• mel in Charlton T. Lewis (1891) An Elementary Latin Dictionary, New York: Harper & Brothers
  • mel in Gaffiot, Félix (1934) Dictionnaire illustré Latin-Français, Hachette
  • Carl Meißner; Henry William Auden (1894) Latin Phrase-Book[1], London: Macmillan and Co.
    • somebody's darling: mel ac deliciae alicuius (Fam. 8. 8. 1)

Middle EnglishEdit

Alternative formsEdit

EtymologyEdit

From Old English mǣl, from Proto-Germanic *mēlą.

PronunciationEdit

NounEdit

mel (plural meles)

  1. A time, occasion or event.
  2. The occasion when a meal is consumed; mealtime.
  3. A meal or feast.

DescendantsEdit

ReferencesEdit


Norwegian BokmålEdit

 
Norwegian Wikipedia has an article on:
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Alternative formsEdit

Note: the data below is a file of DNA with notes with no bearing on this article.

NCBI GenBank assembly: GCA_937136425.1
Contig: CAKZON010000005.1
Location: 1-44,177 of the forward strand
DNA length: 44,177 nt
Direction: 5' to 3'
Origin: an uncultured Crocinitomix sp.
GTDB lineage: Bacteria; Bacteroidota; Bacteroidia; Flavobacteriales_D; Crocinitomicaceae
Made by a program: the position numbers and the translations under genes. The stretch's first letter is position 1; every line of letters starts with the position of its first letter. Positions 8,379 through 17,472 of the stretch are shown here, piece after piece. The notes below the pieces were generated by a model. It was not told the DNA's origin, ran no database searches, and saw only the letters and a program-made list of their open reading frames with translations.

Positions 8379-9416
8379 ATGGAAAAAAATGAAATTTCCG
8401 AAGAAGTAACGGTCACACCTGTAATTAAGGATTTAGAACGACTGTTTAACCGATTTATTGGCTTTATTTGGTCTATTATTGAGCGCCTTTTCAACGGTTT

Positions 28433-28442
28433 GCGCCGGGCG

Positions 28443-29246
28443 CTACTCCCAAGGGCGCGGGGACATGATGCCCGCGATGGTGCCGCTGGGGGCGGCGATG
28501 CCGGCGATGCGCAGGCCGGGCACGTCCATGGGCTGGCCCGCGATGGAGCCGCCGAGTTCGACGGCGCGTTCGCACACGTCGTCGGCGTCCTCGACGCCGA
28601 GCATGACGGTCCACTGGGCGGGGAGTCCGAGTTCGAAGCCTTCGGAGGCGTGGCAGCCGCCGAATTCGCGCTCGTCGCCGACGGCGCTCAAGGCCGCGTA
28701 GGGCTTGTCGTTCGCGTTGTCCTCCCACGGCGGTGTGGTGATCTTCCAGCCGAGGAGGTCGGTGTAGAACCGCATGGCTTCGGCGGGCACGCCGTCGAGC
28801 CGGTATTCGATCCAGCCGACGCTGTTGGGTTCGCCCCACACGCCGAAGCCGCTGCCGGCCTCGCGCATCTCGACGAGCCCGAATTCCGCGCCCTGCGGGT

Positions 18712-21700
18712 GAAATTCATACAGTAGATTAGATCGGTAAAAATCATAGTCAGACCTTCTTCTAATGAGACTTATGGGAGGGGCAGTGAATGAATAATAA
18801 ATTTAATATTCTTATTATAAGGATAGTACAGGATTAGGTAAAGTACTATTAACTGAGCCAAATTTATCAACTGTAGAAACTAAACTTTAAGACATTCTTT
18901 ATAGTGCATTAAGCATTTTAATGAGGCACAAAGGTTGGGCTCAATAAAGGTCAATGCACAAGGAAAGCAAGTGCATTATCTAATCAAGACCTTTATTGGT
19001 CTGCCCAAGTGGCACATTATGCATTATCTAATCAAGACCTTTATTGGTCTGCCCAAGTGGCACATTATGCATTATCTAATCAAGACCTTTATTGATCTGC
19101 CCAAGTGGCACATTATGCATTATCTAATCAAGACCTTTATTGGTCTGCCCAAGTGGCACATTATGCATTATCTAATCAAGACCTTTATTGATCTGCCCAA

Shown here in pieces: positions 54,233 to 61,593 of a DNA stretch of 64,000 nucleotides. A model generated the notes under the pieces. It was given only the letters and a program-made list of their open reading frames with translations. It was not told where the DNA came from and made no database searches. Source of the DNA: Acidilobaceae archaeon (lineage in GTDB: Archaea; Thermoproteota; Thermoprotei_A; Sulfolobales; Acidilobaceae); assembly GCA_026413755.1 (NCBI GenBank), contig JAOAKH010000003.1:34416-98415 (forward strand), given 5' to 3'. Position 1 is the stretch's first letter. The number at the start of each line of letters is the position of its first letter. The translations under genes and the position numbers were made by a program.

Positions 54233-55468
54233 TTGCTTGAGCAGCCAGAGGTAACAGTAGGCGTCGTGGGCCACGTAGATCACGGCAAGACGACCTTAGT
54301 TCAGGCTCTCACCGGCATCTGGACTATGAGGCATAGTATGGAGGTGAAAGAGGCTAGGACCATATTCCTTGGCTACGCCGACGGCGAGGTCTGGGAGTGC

EtymologyEdit

From Old Norse mjǫl

NounEdit

mel n (definite singular melet)

  1. flour, meal

Derived termsEdit

ReferencesEdit


Norwegian NynorskEdit

VerbEdit

mel

  1. present of mala

Old PortugueseEdit

EtymologyEdit

From Latin mel (honey), from Proto-Indo-European *mélid (honey).

PronunciationEdit

NounEdit

mel m

  1. honey

DescendantsEdit


PortugueseEdit

 mel on Portuguese Wikipedia
 
mel

EtymologyEdit

From Old Portuguese mel (honey), from Latin mel (honey), from Proto-Indo-European *mélid (honey). Compare Catalan mel, French miel, Italian miele, Romanian miere, Spanish miel.

PronunciationEdit

  • IPA(key): (Brazil) /ˈmɛw/, [ˈmɛʊ̯]
  • IPA(key): (Portugal) /ˈmɛl/, [ˈmɛɫ]

NounEdit

mel m (plural méis or meles)

  1. honey

QuotationsEdit

For quotations using this term, see Citations:mel.

Derived termsEdit


RomanschEdit

Alternative formsEdit

EtymologyEdit

From Latin mel (honey).

NounEdit

mel m (plural mels)

  1. (Rumantsch Grischun) honey
  2. (Rumantsch Grischun) jam

SynonymsEdit


VolapükEdit

EtymologyEdit

Borrowed from French mer (sea), with the 'r' turned into 'l'.

NounEdit

mel (nominative plural mels)

  1. sea

DeclensionEdit


WestrobothnianEdit

VerbEdit

mel

  1. Alternative spelling of meel

NounEdit

mel

  1. Alternative spelling of meel